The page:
In images and words, Anna Ostoya and Chantal Mouffe create a passionate manifesto about global politics.
“Our book was supposed to be published in the summer of 2020. Then the virus came. What’s your take on the last year?”
So begins one of the several conversations in Politics & Passions (MACK, 2021), a stunningly multifaceted collaborative book in which the artist Anna Ostoya revisits a 2002 essay of the same name by the political theorist Chantal Mouffe, and repurposes her own artistic archive to create a dialogue in images and words. It’s a complex revisiting—and a manifest reminder that all art and theory is inherently collaborative. It’s also an exchange of image and text, as Ostoya finds in Mouffe’s work the “inspiration to make things differently.” The “experience of looking,” Ostoya notes, “has been always connected with a political, historical, and personal reflection. It immediately raises the questions ‘what was?’ and ‘what is?’.”
In her 2002 essay “Politics and Passions: The Stakes of Democracy,” Mouffe offers a bold critique of the abiding politics of neoliberalism and a warning about what it enables: the upsurge of right-wing populism. She attributes the effectiveness of the right to the appeal of the stories it tells about itself. Worrying and wondering about how the left might radicalize democracy, about how to resist the status quo and prevent violence, Mouffe asserts the need for equally passionate counternarratives that move beyond moral condemnation of the “other” side. She convincingly argues for the futility of such condemnation, however emotionally satisfying it might feel; historically, shouting “capitalism is bad” has proved a losing strategy.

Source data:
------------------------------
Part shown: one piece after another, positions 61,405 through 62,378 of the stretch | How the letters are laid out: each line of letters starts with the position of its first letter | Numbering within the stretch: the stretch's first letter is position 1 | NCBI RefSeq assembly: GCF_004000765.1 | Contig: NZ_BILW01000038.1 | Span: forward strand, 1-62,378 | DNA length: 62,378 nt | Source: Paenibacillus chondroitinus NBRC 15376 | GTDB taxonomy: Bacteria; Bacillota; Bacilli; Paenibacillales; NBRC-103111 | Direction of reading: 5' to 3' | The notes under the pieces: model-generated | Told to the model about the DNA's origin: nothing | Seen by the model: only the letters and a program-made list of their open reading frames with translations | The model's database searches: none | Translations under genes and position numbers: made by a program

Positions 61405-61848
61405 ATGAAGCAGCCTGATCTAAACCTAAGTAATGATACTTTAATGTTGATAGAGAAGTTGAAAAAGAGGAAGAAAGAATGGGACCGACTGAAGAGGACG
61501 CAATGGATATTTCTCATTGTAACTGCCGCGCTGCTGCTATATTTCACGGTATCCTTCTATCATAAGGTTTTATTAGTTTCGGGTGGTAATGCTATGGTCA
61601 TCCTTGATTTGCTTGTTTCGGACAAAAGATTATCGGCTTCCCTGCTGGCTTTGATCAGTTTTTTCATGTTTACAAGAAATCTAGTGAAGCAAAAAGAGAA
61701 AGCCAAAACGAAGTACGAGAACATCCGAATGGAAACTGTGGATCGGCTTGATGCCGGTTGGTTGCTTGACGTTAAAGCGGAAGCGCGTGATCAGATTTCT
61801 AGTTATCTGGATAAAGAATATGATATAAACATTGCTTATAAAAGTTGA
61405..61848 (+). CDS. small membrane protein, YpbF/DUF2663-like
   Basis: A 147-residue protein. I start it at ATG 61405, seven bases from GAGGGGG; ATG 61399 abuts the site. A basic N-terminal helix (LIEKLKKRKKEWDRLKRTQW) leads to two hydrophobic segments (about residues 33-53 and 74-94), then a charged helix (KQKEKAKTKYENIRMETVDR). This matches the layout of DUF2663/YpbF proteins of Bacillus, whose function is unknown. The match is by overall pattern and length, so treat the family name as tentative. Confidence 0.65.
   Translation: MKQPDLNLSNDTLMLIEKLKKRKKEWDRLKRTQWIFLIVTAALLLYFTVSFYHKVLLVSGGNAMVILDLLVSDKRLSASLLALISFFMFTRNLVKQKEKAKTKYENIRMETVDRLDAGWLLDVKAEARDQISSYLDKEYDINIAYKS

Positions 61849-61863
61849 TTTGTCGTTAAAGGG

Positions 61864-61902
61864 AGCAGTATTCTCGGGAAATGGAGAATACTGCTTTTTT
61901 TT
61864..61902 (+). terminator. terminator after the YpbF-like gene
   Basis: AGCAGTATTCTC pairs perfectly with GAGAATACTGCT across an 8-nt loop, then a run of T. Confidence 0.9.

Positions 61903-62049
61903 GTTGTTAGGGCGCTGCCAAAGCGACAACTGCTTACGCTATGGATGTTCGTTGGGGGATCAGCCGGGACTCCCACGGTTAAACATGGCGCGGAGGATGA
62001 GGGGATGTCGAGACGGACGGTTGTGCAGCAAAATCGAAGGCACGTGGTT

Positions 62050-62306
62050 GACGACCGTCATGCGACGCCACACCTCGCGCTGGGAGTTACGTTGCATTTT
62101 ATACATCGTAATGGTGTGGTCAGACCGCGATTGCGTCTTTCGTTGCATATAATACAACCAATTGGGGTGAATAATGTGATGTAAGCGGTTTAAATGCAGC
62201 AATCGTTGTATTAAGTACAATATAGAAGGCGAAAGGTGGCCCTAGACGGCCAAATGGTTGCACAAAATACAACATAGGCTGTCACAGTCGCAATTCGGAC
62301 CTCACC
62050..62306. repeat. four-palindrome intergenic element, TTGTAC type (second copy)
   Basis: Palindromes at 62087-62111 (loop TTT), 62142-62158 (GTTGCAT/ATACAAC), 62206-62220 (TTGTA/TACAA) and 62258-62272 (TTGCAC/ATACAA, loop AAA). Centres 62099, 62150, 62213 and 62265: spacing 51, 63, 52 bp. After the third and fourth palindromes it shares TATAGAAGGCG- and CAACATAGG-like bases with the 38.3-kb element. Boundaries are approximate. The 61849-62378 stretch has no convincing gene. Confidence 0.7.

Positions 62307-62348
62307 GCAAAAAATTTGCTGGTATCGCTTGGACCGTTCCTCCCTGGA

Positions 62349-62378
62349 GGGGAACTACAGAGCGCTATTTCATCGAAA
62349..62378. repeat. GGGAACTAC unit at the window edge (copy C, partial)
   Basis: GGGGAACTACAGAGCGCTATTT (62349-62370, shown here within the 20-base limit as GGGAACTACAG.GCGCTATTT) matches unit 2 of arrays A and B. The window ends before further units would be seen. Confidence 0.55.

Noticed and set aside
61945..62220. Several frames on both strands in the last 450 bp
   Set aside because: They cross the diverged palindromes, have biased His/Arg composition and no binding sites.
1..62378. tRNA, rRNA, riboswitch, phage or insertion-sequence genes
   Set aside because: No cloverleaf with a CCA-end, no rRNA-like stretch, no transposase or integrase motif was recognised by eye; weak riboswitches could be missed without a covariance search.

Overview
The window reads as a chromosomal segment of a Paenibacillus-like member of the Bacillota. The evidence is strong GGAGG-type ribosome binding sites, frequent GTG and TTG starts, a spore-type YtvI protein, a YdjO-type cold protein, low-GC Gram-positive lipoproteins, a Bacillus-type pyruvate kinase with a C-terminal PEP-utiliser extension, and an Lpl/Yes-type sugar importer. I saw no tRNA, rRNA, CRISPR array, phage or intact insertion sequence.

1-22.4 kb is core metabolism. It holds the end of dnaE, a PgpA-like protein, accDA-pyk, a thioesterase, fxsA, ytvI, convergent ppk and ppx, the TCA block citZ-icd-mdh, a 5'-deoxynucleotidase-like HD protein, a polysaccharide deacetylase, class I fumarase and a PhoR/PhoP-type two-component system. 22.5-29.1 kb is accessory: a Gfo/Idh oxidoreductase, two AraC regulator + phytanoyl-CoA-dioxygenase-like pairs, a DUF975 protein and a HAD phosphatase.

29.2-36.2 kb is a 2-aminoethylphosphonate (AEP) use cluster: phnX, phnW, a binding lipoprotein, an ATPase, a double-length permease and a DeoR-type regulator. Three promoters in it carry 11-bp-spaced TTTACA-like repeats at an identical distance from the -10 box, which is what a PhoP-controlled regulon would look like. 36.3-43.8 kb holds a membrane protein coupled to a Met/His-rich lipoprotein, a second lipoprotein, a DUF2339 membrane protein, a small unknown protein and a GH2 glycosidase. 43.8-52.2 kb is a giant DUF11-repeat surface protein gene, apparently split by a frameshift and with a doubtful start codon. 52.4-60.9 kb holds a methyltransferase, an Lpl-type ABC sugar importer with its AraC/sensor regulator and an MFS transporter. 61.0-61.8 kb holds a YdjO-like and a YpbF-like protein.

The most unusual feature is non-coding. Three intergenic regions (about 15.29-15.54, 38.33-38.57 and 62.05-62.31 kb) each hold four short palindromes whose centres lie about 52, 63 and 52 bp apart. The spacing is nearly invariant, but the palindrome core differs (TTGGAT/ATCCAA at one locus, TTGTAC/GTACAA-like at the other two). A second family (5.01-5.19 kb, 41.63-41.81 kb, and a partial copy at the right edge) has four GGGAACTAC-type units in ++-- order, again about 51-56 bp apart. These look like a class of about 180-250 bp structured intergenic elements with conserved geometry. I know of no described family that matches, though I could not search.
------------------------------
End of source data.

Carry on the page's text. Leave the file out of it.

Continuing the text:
In 2009, Ostoya made of Mouffe’s essay a booklet of textual collages. Compelled and convinced by Mouffe’s ideas—and struck by Mouffe’s uncanny prescience—Ostoya revisits the original essay, her 2009 booklet adaptation of it, and a decade’s worth of her own artwork to create a new Politics & Passions (or, to render “Politics and Passions” anew). In this 2021 version, Ostoya reproduces her 2009 textual intervention and composes for it a series of twenty-five composite portraits.
Ostoya’s portraits are based on sketches she made of fellow citizens riding the J line of the New York City Subway system. “It was striking how the demographic changed along the route,” she muses, “since the train went from Wall Street through Chinatown and the Lower East Side in Manhattan to Williamsburg, Bushwick, all the way to JFK Airport and the Jamaica stop in Brooklyn.” Ostoya liked the energy of her drawings and the variety of people represented—a microcosm of our larger common life—but wanted to do something more with them. She decided “to follow the sketches’ outlines to compose photomontages,” using reproductions of her own paintings and collages from the preceding decade. They are, in effect, fragmented forms of Mouffe’s ideas. Each image foregrounds a central but abstracted figure and constitutes a moving testament to the ways Ostoya is moved by Mouffe’s words and aspires, in turn, to move us.